By Amany Zaher / Forbes ME
The UAE topped the Arab world in the Global Competitiveness Report 2018, which uses a brand new methodology to fully capture the dynamics of economies in the Fourth Industrial Revolution.
The UAE ranked 27th out of 140 countries, maintaining its position of last year, thanks for being the first globally in macroeconomic stability conditions, 15th in good infrastructure and the sixth in ICT to be considered one of the highest levels of ICT adoption in the world.
The report said that United Arab Emirates is next in the region in terms of competitiveness. The economy’s main strength lies in the quality of its enabling environment, macroeconomic stability conditions, good infrastructure, and in all of these areas, the UAE is either at the global frontier or less than 20 points away from it.
Meanwhile Saudi Arabia ranked third among the Arab countries and 39th globally, up two places from its 2017 ranking, supported by its conducive macroeconomic environment, a modern infrastructure, and a large market size, MENA’s largest and the 17th globally, moreover the ambitious set of reforms included in its Vision 2030, once implemented, will increase private sector dynamism and innovation capability in the country.
Also the reports showed that Oman ranks 47th globally, up 14 places from last year and become the fourth in competitiveness among the Arab world.
The ranking of the other Arab countries globally was as follow: Bahrain (50), Kuwait (54), Jordan (73), Morocco (75), Lebanon (80), Tunisia (87), and Egypt (94), while Yemen came in the 139 spot.
The World Economic Forum’s annual study on the global economy finds a competitiveness landscape radically altered by the impact of the Fourth Industrial Revolution.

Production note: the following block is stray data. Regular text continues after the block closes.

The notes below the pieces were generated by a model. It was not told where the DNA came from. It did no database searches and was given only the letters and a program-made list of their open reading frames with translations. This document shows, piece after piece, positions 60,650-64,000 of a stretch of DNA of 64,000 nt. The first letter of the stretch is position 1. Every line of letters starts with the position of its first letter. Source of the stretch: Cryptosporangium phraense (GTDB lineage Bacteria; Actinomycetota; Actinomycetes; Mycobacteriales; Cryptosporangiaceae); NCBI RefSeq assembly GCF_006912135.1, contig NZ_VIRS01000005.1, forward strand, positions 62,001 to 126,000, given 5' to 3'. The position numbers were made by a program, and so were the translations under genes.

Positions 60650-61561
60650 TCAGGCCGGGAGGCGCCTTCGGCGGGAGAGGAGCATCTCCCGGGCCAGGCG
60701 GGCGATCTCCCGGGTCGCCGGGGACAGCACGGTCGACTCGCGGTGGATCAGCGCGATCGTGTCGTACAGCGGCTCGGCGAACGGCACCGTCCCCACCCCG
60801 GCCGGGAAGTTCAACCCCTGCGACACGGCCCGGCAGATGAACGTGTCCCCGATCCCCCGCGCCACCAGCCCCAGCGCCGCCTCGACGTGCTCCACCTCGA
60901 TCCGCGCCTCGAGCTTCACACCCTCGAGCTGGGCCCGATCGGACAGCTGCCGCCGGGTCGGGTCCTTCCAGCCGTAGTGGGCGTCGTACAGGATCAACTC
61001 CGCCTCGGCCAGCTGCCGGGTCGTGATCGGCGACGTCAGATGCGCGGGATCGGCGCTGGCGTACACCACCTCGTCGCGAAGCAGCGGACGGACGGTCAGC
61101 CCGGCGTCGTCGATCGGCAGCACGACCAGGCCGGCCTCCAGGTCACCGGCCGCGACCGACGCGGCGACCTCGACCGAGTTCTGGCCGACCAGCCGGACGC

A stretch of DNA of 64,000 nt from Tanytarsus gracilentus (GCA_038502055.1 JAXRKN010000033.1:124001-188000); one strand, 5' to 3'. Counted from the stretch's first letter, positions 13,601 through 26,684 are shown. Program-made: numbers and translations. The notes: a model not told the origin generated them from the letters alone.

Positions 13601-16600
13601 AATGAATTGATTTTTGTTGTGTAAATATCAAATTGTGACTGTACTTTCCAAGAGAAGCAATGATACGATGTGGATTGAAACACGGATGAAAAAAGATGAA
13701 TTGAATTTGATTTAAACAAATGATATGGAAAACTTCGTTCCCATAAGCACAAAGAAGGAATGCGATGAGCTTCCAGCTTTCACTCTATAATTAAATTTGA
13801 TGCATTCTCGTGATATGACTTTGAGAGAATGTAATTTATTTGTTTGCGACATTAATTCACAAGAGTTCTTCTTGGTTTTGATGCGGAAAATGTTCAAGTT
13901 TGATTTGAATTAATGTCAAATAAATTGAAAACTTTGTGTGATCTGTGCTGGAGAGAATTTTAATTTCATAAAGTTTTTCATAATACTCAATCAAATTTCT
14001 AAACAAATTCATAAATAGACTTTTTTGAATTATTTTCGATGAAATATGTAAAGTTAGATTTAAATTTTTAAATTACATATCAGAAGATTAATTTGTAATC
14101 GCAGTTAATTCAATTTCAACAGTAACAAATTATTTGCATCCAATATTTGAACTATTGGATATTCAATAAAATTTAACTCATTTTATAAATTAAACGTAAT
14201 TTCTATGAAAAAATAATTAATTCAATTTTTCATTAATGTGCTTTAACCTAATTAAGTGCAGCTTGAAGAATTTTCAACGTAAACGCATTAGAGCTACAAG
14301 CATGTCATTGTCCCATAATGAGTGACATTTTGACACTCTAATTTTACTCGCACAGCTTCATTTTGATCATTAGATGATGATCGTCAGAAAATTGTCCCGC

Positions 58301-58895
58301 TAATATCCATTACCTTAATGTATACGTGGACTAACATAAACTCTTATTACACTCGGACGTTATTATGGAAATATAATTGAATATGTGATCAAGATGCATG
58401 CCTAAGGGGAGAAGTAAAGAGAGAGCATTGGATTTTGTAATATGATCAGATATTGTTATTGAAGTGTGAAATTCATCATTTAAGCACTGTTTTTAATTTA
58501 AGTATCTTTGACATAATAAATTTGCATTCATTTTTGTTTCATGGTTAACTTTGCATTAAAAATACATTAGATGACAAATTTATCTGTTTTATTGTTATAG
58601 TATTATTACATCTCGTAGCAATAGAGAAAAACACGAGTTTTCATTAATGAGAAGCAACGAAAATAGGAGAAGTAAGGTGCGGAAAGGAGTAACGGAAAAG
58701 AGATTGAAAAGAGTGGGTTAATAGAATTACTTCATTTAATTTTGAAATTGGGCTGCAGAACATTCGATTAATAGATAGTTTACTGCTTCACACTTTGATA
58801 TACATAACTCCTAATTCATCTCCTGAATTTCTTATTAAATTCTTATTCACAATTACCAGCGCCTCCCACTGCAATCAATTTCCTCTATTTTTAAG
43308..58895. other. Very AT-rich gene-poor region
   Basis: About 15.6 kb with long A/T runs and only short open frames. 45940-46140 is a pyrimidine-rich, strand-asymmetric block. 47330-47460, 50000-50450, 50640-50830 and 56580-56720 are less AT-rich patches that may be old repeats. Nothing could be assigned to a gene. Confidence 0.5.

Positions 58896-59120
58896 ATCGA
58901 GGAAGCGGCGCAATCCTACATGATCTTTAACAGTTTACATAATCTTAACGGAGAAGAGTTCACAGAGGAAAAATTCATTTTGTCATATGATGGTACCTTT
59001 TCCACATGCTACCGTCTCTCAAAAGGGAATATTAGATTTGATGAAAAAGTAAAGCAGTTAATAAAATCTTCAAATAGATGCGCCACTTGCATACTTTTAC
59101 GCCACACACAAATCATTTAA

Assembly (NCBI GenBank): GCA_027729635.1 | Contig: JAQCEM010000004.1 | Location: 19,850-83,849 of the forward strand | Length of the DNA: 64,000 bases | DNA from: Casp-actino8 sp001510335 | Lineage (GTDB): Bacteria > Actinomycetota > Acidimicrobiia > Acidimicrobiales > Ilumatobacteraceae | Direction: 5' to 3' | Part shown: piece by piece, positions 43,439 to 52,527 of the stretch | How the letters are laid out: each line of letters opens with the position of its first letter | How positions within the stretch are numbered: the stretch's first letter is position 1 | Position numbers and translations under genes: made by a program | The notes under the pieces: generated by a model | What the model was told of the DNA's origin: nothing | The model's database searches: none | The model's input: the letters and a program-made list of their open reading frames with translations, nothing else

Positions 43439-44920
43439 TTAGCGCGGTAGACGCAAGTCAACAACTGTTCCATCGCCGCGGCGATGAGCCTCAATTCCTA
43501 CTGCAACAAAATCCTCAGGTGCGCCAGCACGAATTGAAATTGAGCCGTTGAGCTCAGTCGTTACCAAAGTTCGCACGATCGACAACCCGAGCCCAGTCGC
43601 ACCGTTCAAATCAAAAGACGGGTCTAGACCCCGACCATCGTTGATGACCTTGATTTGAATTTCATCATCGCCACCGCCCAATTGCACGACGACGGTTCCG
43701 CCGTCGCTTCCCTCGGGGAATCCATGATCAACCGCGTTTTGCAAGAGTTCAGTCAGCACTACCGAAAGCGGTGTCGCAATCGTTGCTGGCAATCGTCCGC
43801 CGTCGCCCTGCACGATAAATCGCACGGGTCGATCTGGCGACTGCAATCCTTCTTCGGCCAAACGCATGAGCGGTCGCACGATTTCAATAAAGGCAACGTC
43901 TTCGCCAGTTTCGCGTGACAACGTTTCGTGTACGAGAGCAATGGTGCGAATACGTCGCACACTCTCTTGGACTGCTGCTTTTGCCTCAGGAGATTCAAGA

The key finding of the report is that the changing nature of economic competitiveness in a world is becoming increasingly transformed by new, digital technologies and creating a new set of challenges for governments and businesses, which collectively run the risk of having a negative impact on future growth and productivity.
According to the report, which in 2018 uses a brand new methodology to fully capture the dynamics of the global economy in the Fourth Industrial Revolution, many of the factors that will have the greatest impact in driving competitiveness in the future have never been the focus of major policy decisions in the past. These include idea generation, entrepreneurial culture, openness, and agility.
The new tool maps the competitiveness landscape of 140 economies through 98 indicators organised into 12 pillars, and for each indicator, using a scale from 0 to 100, it indicates how close an economy is to the ideal state or “frontier” of competitiveness.
The United States achieves the best overall performance with a score of 85.6, ahead of Singapore and Germany. While the average score for the world is 60, 40 points away from the frontier.
One of the report’s most concerning findings is the relative weakness across the board when it comes to mastering the innovation process, from idea generation to product commercialization, the report showed that 103 countries score lower than 50 in this area of the index which is topped by Germany, followed by the United States and Switzerland.
The report explains that the Competitiveness performance in the Middle East and North Africa remains diverse, with the United Arab Emirates, leading the way in the region. Just a main focus on intra-region connectivity, in combination with improvements in ICT readiness and investment in human capital would improve the region’s capacity to innovate, foster business dynamism and increase its competitiveness performance.